HOT|COOL NO. 4/2017 "Technical Innovation and Optimization"


By Anders Nielsen, Application Manager, CBS HVAC Solutions, Grundfos

How new pumps can be a tool to increased system efficiency

Traditionally, we use pumps in hydronic systems to deliver the needed flow and pressure; that’s it, nothing more. Pumps including frequency drive have been around for years, but do we utilize their full potential? The author is confident we do not!! One area where we see challenges in district heating (DH) systems is when we want to introduce low temperature DH. Let’s look at a small and simple example:

In this case, we increase the flow from 491 m3/h to 688 m3/h. This leads to a (688/491)2 = 1.96 factor increase in pressure resistance. If we assume the distance from production to final residential consumer is 4,000m originally, we have a design pressure loss of 150 Pa/m, which leads to a total original pressure loss of 4,000*150 = 600,000 Pa = 600 kPa equal to 6.0 Bar. If we then increase the flow to the mentioned 688 m3/h, the pressure losses increase to 1.96*6.0 = 11.8 Bar. In other words, the pressure per meter will be: 150*1.96= 294 Pa/m.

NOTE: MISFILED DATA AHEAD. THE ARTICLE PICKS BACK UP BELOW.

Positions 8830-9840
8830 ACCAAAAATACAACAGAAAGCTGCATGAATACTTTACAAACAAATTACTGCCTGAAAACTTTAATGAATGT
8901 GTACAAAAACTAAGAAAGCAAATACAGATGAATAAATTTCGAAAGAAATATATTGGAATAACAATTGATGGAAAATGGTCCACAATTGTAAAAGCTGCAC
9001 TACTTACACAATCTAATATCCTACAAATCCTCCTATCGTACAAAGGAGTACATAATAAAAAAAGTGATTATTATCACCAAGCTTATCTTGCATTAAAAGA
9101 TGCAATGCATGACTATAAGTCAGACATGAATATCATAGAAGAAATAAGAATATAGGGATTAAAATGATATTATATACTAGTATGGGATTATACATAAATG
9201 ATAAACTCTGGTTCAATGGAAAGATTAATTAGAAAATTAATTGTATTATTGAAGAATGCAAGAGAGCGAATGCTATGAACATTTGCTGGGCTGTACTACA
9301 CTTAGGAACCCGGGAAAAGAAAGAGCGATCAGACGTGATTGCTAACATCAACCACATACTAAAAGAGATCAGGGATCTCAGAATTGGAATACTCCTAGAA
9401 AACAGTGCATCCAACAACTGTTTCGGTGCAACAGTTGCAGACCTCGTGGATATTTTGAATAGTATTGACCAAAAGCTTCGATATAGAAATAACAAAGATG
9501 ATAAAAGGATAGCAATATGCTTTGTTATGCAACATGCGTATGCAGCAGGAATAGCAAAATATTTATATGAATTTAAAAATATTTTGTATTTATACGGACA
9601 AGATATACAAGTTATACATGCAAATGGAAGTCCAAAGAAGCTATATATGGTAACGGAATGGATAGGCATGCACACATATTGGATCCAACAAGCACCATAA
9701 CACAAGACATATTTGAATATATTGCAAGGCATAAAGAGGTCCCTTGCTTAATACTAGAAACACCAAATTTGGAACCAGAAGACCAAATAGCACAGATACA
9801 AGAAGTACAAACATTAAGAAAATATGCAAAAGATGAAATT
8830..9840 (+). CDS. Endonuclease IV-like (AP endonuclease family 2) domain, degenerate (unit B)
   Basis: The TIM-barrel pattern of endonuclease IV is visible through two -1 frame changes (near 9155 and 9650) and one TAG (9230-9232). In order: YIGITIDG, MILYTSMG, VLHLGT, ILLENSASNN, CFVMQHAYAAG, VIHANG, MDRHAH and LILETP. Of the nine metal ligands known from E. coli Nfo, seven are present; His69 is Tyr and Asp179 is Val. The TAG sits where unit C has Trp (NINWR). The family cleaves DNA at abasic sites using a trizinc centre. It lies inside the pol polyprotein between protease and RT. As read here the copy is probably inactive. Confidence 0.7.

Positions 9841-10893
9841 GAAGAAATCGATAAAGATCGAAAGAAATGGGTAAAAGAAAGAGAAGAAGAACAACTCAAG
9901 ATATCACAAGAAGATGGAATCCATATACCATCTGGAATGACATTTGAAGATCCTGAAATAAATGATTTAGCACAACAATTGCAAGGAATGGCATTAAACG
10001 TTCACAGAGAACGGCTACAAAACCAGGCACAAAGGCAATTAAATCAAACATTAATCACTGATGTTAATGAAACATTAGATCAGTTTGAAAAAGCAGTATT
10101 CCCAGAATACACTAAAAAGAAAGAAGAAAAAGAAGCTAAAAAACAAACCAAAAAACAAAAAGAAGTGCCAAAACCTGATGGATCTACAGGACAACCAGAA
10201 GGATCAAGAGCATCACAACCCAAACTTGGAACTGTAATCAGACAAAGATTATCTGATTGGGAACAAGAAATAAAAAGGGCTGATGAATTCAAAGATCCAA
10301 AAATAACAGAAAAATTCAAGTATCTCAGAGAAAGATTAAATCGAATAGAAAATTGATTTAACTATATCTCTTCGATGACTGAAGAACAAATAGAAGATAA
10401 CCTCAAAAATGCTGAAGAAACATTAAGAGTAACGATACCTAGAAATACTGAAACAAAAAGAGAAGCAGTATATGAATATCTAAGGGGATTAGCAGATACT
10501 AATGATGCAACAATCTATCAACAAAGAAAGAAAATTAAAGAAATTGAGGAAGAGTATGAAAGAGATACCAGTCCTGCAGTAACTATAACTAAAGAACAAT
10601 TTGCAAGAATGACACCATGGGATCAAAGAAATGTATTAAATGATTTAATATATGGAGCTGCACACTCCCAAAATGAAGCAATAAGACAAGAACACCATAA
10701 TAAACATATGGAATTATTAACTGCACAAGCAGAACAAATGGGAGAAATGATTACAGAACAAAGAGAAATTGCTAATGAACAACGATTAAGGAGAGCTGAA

Here, we have a traditional system with design flow temperature at 90°C and a return temperature at 55°C giving a delta T of 35°C.

If we decide to add this needed additional pressure at the same point as before, the pressure profile will look like this:

In this case, we set the DH plant to deliver a maximum capacity at 20 MW leading to a needed flow of: 20 * 860/35= 491,4 m3/h.

Now, if we want to operate the system by another temperature set like 65°C/40°C, the consequence would be a delta T drop from 35°C to 25°C as distribution of heat is expressed by:

Ф = Q* ∆ t, Power is equal to flow multiplied by delta T.

This leads to the following new flow: 20 * 860/25 = 688 m3/h; in other words, we need a 40 % increase in the flow demand to deliver the same heat capacity. Based on affinity laws, we know the relation between flow and pressure is so that if we want to double the flow, the pressure resistance increases by a factor 4. See below example, where the pressure increases from factor 1 to factor 4 (even though the flow only doubles):

Well, it might be possible to add the pressure, but in this case the maximum pressure grade for the pipes is only 10 bar, so as the needed pressure will be 11.8 bar, this maximum is clearly exceeded. The 10 bar can be illustrated as above red dotted line.

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